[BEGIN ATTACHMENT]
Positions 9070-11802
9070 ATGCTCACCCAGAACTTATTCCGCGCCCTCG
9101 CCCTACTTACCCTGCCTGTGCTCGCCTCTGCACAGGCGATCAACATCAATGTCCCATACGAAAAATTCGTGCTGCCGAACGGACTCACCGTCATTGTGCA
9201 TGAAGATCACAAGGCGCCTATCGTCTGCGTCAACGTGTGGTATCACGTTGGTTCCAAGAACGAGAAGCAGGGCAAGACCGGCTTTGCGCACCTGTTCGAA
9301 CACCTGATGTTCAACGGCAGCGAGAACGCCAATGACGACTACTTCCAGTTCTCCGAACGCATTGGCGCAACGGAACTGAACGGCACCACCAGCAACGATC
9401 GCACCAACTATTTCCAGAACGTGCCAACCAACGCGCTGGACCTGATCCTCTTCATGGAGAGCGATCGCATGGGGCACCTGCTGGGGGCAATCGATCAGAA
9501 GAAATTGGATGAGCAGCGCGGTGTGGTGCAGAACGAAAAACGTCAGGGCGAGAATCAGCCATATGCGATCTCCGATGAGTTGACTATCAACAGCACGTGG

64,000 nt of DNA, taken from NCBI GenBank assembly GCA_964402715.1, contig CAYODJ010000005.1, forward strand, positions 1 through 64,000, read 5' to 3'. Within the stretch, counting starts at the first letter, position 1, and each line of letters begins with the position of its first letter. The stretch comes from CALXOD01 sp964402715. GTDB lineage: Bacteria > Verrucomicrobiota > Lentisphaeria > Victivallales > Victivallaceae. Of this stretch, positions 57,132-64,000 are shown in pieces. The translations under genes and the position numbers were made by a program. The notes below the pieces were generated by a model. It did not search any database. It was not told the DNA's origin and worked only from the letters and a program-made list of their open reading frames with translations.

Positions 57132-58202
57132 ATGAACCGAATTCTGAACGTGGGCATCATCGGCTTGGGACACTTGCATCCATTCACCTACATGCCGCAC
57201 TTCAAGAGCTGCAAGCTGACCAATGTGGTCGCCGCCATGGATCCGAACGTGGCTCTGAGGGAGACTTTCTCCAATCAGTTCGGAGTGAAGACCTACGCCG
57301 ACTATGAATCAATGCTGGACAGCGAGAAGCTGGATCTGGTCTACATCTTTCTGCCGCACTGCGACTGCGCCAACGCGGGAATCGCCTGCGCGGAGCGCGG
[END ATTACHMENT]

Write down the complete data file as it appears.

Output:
Positions 9070-11802
9070 ATGCTCACCCAGAACTTATTCCGCGCCCTCG
9101 CCCTACTTACCCTGCCTGTGCTCGCCTCTGCACAGGCGATCAACATCAATGTCCCATACGAAAAATTCGTGCTGCCGAACGGACTCACCGTCATTGTGCA
9201 TGAAGATCACAAGGCGCCTATCGTCTGCGTCAACGTGTGGTATCACGTTGGTTCCAAGAACGAGAAGCAGGGCAAGACCGGCTTTGCGCACCTGTTCGAA
9301 CACCTGATGTTCAACGGCAGCGAGAACGCCAATGACGACTACTTCCAGTTCTCCGAACGCATTGGCGCAACGGAACTGAACGGCACCACCAGCAACGATC
9401 GCACCAACTATTTCCAGAACGTGCCAACCAACGCGCTGGACCTGATCCTCTTCATGGAGAGCGATCGCATGGGGCACCTGCTGGGGGCAATCGATCAGAA
9501 GAAATTGGATGAGCAGCGCGGTGTGGTGCAGAACGAAAAACGTCAGGGCGAGAATCAGCCATATGCGATCTCCGATGAGTTGACTATCAACAGCACGTGG

64,000 nt of DNA, taken from NCBI GenBank assembly GCA_964402715.1, contig CAYODJ010000005.1, forward strand, positions 1 through 64,000, read 5' to 3'. Within the stretch, counting starts at the first letter, position 1, and each line of letters begins with the position of its first letter. The stretch comes from CALXOD01 sp964402715. GTDB lineage: Bacteria > Verrucomicrobiota > Lentisphaeria > Victivallales > Victivallaceae. Of this stretch, positions 57,132-64,000 are shown in pieces. The translations under genes and the position numbers were made by a program. The notes below the pieces were generated by a model. It did not search any database. It was not told the DNA's origin and worked only from the letters and a program-made list of their open reading frames with translations.

Positions 57132-58202
57132 ATGAACCGAATTCTGAACGTGGGCATCATCGGCTTGGGACACTTGCATCCATTCACCTACATGCCGCAC
57201 TTCAAGAGCTGCAAGCTGACCAATGTGGTCGCCGCCATGGATCCGAACGTGGCTCTGAGGGAGACTTTCTCCAATCAGTTCGGAGTGAAGACCTACGCCG
57301 ACTATGAATCAATGCTGGACAGCGAGAAGCTGGATCTGGTCTACATCTTTCTGCCGCACTGCGACTGCGCCAACGCGGGAATCGCCTGCGCGGAGCGCGG